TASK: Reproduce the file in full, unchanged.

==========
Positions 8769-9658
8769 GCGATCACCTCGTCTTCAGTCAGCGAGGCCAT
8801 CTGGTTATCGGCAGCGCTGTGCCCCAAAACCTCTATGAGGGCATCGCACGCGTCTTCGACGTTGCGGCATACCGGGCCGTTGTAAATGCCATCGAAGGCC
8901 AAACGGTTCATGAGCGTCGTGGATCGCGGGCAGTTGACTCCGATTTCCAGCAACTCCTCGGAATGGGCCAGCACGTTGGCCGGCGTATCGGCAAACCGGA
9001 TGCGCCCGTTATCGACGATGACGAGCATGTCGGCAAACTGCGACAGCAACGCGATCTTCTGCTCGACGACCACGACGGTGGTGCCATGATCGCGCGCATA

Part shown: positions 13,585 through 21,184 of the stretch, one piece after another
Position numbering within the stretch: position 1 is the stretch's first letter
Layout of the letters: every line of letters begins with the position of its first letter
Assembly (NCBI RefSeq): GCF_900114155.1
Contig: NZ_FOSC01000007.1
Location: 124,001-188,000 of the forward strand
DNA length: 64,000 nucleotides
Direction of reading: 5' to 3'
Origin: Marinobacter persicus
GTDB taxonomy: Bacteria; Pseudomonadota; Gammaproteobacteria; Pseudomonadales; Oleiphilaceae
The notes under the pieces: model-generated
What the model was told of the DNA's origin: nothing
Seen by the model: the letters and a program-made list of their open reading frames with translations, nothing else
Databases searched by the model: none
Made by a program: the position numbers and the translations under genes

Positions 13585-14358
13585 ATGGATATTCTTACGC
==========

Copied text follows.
Positions 8769-9658
8769 GCGATCACCTCGTCTTCAGTCAGCGAGGCCAT
8801 CTGGTTATCGGCAGCGCTGTGCCCCAAAACCTCTATGAGGGCATCGCACGCGTCTTCGACGTTGCGGCATACCGGGCCGTTGTAAATGCCATCGAAGGCC
8901 AAACGGTTCATGAGCGTCGTGGATCGCGGGCAGTTGACTCCGATTTCCAGCAACTCCTCGGAATGGGCCAGCACGTTGGCCGGCGTATCGGCAAACCGGA
9001 TGCGCCCGTTATCGACGATGACGAGCATGTCGGCAAACTGCGACAGCAACGCGATCTTCTGCTCGACGACCACGACGGTGGTGCCATGATCGCGCGCATA

Part shown: positions 13,585 through 21,184 of the stretch, one piece after another
Position numbering within the stretch: position 1 is the stretch's first letter
Layout of the letters: every line of letters begins with the position of its first letter
Assembly (NCBI RefSeq): GCF_900114155.1
Contig: NZ_FOSC01000007.1
Location: 124,001-188,000 of the forward strand
DNA length: 64,000 nucleotides
Direction of reading: 5' to 3'
Origin: Marinobacter persicus
GTDB taxonomy: Bacteria; Pseudomonadota; Gammaproteobacteria; Pseudomonadales; Oleiphilaceae
The notes under the pieces: model-generated
What the model was told of the DNA's origin: nothing
Seen by the model: the letters and a program-made list of their open reading frames with translations, nothing else
Databases searched by the model: none
Made by a program: the position numbers and the translations under genes

Positions 13585-14358
13585 ATGGATATTCTTACGC